No book is really worth reading at the age of ten which is not equally – and often far more – worth reading at the age of fifty and beyond.
Attr. (correctly) to C. S. Lewis.
A friend asked me about this one on Facebook. It has the ring of authenticity to it, and like most authentic quotes (though not all) it only took a few minutes to verify. It’s from his essay “On Stories.” Full context:
It is usual to speak in a playfully apologetic tone about one’s adult enjoyment of what are called ‘children’s books’. I think the convention a silly one. No book is really worth reading at the age of ten which is not equally (and often far more) worth reading at the age of fifty–except, of course, books of information. The only imaginative works we ought to grow out of are those which it would have been better not to have read at all. A mature palate will probably not much care for crême de menthe: but it ought still to enjoy bread and butter and honey.
Love is never wasted, for its value does not rest upon reciprocity.
Attr. to C. S. Lewis.
The word “reciprocity” gives it a certain credibility, raising it above the level of a common meme. But that doesn’t make it authentic.
- A Google search turns up the usual citation-less suspects.
- Wikiquote doesn’t have it, even on the discussion page of disputed quotes.
- Searching Google Books for the entire quotation with the author restricted to C. S. Lewis returns no hits. This is pretty telling because Google Books can search everything C. S. Lewis wrote. Just to be sure, I tried searching for the word reciprocity in a few books (e.g., The Four Loves, The Weight of Glory), but it’s not there. Just for good measure, I tried searching Google Books for the whole quotation with Lewis’s name at the end. No dice. It’s still possible this is something he wrote or said that’s not in any of his books, but ….
- I found a much more likely source. It’s attributed in various places to Elder Neal A. Maxwell of the Latter Days Saints (Mormons). Tracing that down led me to this page, where the actual quotation appears to be: “However, never underestimate the power of privately extending a simple, loving, but direct challenge. Though it may not be reciprocated, such love is never wasted.” I can see how that got lifted out of context and meme-ified, giving the quote as we have it today. How it got attributed to CSL, I couldn’t say.
Bottom line: Not findable in Lewis’s works, but a variant form found somewhere else. I’m going to call this one fake.
Don’t shine so others can see you. Shine so that through you, others can see Him.
Attributed to C. S. Lewis, but not by him. Someone already did the work on this for me. http://www.essentialcslewis.com/2016/03/05/ccslq-22-dont-shine/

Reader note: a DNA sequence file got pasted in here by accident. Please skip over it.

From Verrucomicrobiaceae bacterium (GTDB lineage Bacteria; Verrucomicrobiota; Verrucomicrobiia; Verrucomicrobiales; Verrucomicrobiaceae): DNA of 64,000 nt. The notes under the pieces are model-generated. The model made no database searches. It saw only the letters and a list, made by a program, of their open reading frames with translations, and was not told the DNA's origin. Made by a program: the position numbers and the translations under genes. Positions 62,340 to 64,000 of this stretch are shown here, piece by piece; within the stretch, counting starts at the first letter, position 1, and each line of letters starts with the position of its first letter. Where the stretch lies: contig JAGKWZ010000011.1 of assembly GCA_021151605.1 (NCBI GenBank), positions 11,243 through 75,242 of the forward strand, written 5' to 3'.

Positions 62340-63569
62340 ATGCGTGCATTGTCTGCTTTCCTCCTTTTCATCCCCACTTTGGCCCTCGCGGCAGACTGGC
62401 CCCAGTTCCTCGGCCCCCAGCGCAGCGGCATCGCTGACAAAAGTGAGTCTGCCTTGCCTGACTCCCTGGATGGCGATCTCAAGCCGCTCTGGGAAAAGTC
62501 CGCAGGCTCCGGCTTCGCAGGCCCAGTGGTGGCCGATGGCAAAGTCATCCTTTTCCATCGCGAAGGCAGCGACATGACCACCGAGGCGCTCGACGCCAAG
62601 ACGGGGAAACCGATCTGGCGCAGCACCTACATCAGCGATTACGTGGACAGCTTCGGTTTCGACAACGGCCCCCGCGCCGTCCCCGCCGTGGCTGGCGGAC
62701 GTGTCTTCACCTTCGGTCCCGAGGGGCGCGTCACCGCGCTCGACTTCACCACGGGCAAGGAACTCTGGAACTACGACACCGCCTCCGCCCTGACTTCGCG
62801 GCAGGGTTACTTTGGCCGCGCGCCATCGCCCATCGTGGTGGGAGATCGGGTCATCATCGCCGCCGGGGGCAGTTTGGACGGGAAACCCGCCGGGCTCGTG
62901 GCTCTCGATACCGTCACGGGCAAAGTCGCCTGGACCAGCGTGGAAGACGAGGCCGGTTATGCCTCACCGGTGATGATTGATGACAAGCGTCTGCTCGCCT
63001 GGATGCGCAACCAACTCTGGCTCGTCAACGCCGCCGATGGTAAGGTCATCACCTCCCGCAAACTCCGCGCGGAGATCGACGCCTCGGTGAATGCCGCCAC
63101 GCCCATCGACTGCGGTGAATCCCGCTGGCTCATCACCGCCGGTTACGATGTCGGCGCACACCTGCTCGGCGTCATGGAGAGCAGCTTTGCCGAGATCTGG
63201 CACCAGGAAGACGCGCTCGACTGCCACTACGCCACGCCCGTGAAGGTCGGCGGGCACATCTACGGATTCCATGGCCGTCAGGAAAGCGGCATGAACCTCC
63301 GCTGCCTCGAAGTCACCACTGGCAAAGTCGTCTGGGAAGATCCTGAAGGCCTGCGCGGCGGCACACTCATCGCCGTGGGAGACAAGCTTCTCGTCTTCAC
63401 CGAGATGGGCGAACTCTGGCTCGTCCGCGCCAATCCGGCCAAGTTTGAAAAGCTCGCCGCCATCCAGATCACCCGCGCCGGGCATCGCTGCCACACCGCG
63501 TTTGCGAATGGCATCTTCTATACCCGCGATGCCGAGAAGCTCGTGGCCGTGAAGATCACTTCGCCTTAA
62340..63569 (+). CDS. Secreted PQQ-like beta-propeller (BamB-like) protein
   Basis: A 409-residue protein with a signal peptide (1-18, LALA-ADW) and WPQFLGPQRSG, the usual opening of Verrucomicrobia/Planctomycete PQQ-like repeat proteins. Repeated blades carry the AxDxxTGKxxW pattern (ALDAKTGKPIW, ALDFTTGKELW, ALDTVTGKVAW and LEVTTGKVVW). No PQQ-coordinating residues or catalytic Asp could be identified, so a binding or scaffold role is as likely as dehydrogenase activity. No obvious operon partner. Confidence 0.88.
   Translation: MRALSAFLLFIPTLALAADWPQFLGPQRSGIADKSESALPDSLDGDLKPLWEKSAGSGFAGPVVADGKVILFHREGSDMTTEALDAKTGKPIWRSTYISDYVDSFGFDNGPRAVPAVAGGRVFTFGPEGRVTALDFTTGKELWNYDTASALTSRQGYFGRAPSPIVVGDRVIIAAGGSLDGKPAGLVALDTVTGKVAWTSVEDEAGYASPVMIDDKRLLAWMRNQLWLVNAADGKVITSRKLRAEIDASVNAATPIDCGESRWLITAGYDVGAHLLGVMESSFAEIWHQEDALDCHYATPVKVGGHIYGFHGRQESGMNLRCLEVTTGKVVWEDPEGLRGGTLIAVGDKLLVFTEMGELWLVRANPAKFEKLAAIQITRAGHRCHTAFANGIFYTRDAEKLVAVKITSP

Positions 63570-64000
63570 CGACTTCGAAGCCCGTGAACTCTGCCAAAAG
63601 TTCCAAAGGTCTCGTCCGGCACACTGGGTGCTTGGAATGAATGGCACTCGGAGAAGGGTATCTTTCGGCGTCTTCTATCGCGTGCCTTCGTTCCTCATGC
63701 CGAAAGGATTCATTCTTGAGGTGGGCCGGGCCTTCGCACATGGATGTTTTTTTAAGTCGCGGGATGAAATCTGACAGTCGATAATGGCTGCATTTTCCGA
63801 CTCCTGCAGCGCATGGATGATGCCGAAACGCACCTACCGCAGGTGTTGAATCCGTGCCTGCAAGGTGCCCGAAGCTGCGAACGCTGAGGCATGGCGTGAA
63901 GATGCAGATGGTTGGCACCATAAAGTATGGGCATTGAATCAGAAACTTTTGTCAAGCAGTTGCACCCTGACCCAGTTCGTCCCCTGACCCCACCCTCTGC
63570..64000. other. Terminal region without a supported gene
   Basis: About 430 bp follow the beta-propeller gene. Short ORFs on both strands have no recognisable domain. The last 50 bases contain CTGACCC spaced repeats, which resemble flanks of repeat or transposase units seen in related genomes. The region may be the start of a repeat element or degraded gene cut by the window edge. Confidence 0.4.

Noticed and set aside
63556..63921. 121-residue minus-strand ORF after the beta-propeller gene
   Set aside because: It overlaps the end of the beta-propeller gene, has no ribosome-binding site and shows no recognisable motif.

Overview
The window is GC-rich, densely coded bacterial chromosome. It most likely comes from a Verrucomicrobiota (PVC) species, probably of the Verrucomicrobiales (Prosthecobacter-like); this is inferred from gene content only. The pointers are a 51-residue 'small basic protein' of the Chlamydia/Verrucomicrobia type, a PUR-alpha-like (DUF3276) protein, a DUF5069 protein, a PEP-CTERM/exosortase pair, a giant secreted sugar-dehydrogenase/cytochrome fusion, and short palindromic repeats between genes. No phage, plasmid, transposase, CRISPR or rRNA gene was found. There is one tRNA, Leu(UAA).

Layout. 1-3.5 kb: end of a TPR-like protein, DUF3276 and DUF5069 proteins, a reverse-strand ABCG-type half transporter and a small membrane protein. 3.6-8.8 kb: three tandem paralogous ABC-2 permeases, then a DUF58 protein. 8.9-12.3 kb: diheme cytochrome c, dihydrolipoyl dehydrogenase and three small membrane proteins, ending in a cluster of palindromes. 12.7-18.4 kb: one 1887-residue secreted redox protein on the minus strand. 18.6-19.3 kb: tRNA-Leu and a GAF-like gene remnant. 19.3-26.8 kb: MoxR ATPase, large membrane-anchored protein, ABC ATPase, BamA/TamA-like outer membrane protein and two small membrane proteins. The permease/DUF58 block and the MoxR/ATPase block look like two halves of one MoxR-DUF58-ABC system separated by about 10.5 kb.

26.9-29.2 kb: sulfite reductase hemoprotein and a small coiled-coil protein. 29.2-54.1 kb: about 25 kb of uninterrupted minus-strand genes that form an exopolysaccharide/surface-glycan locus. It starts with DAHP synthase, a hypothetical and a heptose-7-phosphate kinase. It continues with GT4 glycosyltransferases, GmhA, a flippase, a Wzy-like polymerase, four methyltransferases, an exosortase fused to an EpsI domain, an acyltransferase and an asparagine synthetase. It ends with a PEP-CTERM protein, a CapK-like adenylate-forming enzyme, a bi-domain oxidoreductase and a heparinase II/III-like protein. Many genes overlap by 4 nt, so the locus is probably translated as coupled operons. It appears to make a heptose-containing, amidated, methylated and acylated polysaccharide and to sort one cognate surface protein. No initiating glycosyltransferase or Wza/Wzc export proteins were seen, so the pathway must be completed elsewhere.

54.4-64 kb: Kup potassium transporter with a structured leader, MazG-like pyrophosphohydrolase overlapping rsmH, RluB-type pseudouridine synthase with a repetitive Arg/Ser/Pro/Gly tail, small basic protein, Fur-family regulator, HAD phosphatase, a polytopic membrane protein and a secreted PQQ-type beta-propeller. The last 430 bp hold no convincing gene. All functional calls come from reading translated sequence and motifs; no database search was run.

Earliest known attribution to CSL is 2014. It’s not even on the discussion page for Lewis at Wikiquote, so I knew it was mostly likely a recent misattribution.
Additional thought: This sounds an awful lot like something from Cardinal Newman’s meditation on radiating Christ, which is the foundation for the Missionaries of Charity’s prayer discussed here.
There’s a screenshot going around on FB alleged to be from the Screwtape Letters, beginning: “Be sure that the patient remains completely fixated on politics,” with the tagline, “Uncle Screwtape~1942.”
That first sentence alone set off alarm flags. It’s not Lewis-ian in vocabulary or phrasing at all. Neither is the rest of the post, which reads a lot like it was written by a frustrated American Christian in 2016.
But to prove the point, I went to Google Books. Even when you can’t see an entire book, Google Books will tell you if a search returned anything. It didn’t:
It’s a fauxtation, I’m sure composed in innocent tribute and then picked up upon by someone who didn’t realize what it was.
You don’t have a soul. You are a soul. You have a body.
Attr. (falsely, not to give the end away or anything) to C. S. Lewis.
- It might sound like Lewis because he approached Christianity from a Platonist viewpoint. He was in good company, because Platonism was the dominant view (not the only view) for much of the first millenium. St. Augustine was a huge fan of Platonism. But I even before I went looking for the first time (I first saw this fauxtation a few years ago), I was almost certain that it wasn’t Lewis because it’s wrong, very fundamentally wrong. I’m not sure how Platonic-style Christianity handles the body-soul issue, but there is no doubt in Catholic teaching (in most ways Lewis was Catholic-minded) that you are neither soul alone nor body alone but a single being composed of body and soul together.
- But, okay, let’s say that Lewis could be wrong (as he was about some things). Wikiquote has it in the Misattributed section of CSL’s page. Here’s what they have to say about it:
Commonly attributed to Mere Christianity, where it is not found. Earliest reference seems to be an unsourced attribution to George MacDonald in an 1892 issue of the Quaker periodical The British Friend.
- A generic Google search turns up countless hits, unsourced of course. Sigh.
- Google books turns up countless hits, too, but none from CSL’s actual works, which are (as I found out a few days ago) all there on Google Books to be searched.
- Here are a couple of blog posts from people who’ve done the same search. Link one. Link two. Both of them explain in some detail what’s wrong with the saying, too.
- And Lewis wasn’t wrong on this point. In his essay “Priestesses in the Church” (found in God in the Dock), he wrote:
And as image and apprehension are in organic unity, so, for a Christian, are human body and human soul.